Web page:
Additionally, I am working on developing Heart, Teardrop, Daisy, and Kidney shapes for my Silhouette (Matrix) Dies and would like feedback on these shapes. Pre-orders for these shapes will soon be available at my Etsy store. Please let me know what you think via my email, on Face Book, or thru Etsy.

Boxes, Lockets, Hinges & Clasps

Weekend Workshop: August 24 and 25 Saturday and Sunday 10:30 – 5:00

Materials Included:
All materials to complete the projects in copper and brass will be provided
Students May Bring: Students are welcome to bring sterling silver to work with (available in studio store)

In this Intermediate-level workshop, students will design and construct a keepsake locket or container employing a flat hinge and a crisply closing clasp (that’s hard to say!). This exploratory workshop will introduced students to using a hydraulic press and Matrix Dies for creating locket cases and box lids, which can preserve elaborate rolling mill textures or pierced patterns. Basic hinge systems, clasps and design considerations will be investigated during the construction of these mechanical hollow forms. Prerequisite: The Beginning Series workshops or equivalent experience is required.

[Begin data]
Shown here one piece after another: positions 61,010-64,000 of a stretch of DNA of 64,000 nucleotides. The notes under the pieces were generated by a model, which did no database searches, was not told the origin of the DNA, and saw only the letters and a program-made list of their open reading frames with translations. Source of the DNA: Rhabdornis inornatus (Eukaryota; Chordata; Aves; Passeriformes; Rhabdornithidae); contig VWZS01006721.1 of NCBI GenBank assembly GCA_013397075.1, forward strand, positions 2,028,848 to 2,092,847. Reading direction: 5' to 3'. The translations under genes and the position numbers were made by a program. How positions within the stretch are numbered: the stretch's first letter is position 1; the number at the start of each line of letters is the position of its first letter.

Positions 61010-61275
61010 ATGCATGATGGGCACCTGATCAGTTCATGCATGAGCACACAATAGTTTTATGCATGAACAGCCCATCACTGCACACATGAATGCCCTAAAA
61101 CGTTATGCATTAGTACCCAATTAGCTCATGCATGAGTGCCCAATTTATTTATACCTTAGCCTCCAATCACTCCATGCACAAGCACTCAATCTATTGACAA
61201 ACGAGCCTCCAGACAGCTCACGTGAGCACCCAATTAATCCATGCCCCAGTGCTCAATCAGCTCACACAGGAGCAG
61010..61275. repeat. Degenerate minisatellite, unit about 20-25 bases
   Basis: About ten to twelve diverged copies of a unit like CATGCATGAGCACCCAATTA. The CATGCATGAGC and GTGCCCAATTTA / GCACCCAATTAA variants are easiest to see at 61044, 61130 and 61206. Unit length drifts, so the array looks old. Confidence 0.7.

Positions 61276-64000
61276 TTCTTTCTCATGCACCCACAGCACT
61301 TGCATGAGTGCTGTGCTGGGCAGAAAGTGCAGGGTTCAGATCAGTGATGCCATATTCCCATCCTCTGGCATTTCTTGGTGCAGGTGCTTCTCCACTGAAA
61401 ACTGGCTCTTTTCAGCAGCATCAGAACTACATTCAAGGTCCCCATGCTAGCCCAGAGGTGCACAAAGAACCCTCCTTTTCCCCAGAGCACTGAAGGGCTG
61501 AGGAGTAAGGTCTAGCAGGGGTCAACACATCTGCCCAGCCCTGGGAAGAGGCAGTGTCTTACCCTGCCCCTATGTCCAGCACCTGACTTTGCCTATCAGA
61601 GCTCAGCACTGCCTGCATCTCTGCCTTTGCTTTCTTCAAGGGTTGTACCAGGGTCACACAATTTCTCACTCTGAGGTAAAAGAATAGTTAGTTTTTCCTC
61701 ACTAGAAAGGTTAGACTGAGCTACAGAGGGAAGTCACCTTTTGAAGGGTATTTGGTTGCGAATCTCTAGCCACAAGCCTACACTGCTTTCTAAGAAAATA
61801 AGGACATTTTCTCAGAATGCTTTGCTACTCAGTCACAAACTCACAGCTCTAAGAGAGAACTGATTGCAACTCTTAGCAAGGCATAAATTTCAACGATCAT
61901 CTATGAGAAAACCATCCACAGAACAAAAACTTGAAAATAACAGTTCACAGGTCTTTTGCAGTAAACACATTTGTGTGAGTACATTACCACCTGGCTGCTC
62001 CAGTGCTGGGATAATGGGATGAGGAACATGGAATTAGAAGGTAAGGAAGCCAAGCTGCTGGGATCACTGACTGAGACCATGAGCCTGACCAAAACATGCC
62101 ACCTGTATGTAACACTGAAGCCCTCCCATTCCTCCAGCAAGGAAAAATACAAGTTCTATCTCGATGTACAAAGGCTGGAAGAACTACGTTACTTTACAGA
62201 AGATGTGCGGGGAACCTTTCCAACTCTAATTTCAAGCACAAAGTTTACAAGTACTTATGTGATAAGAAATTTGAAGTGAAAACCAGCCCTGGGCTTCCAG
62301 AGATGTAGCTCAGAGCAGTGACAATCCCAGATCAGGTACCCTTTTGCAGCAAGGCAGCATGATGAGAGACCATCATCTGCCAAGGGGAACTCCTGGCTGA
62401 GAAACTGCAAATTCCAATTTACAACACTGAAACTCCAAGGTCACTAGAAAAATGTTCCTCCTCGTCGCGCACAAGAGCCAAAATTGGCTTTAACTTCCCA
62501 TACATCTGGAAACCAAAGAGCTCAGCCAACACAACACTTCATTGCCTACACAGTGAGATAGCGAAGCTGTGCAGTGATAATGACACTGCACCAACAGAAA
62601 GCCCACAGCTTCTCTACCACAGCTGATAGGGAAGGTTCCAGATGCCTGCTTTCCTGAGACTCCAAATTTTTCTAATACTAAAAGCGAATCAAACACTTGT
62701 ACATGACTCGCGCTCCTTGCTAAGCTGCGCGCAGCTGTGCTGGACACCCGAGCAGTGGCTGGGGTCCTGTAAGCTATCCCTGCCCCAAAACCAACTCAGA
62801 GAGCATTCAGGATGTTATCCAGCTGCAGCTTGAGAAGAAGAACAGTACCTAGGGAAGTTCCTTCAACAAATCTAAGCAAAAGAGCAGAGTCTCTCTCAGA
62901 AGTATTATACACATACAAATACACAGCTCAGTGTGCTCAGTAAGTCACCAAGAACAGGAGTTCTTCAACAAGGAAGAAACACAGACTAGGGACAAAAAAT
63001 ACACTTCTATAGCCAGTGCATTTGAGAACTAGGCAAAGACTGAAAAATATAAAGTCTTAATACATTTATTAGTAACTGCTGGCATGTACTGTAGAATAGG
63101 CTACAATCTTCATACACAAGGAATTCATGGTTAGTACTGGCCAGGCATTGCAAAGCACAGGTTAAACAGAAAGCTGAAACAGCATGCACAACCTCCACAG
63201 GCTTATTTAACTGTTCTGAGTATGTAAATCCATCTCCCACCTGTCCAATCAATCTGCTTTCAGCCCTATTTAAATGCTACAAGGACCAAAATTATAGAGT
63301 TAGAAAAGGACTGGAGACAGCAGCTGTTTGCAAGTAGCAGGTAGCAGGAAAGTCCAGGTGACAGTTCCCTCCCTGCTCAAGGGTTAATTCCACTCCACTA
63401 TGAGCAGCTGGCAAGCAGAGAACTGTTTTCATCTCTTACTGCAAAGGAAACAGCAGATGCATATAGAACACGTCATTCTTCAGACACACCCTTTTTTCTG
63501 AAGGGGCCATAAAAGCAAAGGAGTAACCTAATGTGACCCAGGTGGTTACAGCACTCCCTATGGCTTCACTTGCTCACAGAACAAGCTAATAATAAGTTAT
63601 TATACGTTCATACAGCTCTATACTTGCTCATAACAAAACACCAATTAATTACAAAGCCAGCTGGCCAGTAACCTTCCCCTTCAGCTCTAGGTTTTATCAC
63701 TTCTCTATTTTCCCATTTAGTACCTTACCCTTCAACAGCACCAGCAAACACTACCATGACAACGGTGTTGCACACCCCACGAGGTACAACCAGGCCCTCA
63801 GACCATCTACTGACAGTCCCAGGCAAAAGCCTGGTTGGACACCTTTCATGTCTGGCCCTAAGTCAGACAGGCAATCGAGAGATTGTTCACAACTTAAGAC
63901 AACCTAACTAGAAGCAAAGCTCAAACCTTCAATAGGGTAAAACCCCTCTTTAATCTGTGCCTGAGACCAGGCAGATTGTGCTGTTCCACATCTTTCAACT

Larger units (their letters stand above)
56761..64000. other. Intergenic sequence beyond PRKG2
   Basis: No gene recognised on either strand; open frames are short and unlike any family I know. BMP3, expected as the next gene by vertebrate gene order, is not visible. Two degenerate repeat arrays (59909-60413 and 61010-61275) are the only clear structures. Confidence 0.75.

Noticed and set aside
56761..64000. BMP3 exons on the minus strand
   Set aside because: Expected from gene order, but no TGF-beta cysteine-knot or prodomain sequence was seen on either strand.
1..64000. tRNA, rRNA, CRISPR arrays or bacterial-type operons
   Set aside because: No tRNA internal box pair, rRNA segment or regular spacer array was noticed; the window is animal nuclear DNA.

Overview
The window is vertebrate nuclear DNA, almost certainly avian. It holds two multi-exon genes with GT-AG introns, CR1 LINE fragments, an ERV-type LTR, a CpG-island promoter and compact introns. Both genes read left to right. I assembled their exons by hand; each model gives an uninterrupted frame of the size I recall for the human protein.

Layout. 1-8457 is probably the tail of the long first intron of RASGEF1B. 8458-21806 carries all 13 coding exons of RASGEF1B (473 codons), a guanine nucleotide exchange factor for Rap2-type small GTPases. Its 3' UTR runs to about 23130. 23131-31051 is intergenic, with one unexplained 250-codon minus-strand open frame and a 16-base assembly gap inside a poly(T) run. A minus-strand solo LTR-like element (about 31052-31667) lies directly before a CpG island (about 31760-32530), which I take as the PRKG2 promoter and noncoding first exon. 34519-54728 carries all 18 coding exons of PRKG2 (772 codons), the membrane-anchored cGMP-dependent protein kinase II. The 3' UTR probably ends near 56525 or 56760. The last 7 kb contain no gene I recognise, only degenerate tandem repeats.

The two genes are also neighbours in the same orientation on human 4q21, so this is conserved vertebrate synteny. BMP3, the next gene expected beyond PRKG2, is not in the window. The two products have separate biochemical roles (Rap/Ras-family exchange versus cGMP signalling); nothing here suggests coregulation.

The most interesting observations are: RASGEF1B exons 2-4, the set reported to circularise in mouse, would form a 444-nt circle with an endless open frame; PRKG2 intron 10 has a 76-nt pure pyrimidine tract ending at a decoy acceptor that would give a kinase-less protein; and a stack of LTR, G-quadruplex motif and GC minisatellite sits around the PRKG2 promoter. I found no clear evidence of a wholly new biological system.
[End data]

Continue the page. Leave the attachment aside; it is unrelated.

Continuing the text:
Cool Stuff Happening Feb. 2013

Well, I don’t seem to have time to browse any social media anymore as I am actually too busy doing some really cool stuff. One of the cool things going on is my student Jose` Lins being accepted as a finalist in the Saul Bell Emerging Artist Awards.


His necklace (poorly photographed here) is one of only 5 national finalists for this 18 and under jewelry design award. And this is what is so cool is that the local newspaper, the Renton Reporter (pages 8 &9) heard about it through the school district and sent a reporter out to take pictures and write-up the story.

Jose’ who had just turned 19 a day before the reporter interviewed him was concerned that he would no longer qualify to compete in the Saul Bell design competition since he was now 19 and not 18 anymore. But, I assured him that since he made and entered the necklace while he was 18, that the judges would not hold it against him having a birthday before they could judge the piece. The story with photos ran in the January 25, 2013 edition. Parents of students in my Art classes sent copies of the newspaper into school so I could have a few extra copies for my archive.